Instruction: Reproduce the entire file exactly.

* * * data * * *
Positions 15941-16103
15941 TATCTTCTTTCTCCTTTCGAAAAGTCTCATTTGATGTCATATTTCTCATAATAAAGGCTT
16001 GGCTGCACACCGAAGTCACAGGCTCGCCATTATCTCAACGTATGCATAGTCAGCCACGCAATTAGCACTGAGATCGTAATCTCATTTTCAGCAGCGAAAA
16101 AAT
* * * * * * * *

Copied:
Positions 15941-16103
15941 TATCTTCTTTCTCCTTTCGAAAAGTCTCATTTGATGTCATATTTCTCATAATAAAGGCTT
16001 GGCTGCACACCGAAGTCACAGGCTCGCCATTATCTCAACGTATGCATAGTCAGCCACGCAATTAGCACTGAGATCGTAATCTCATTTTCAGCAGCGAAAA
16101 AAT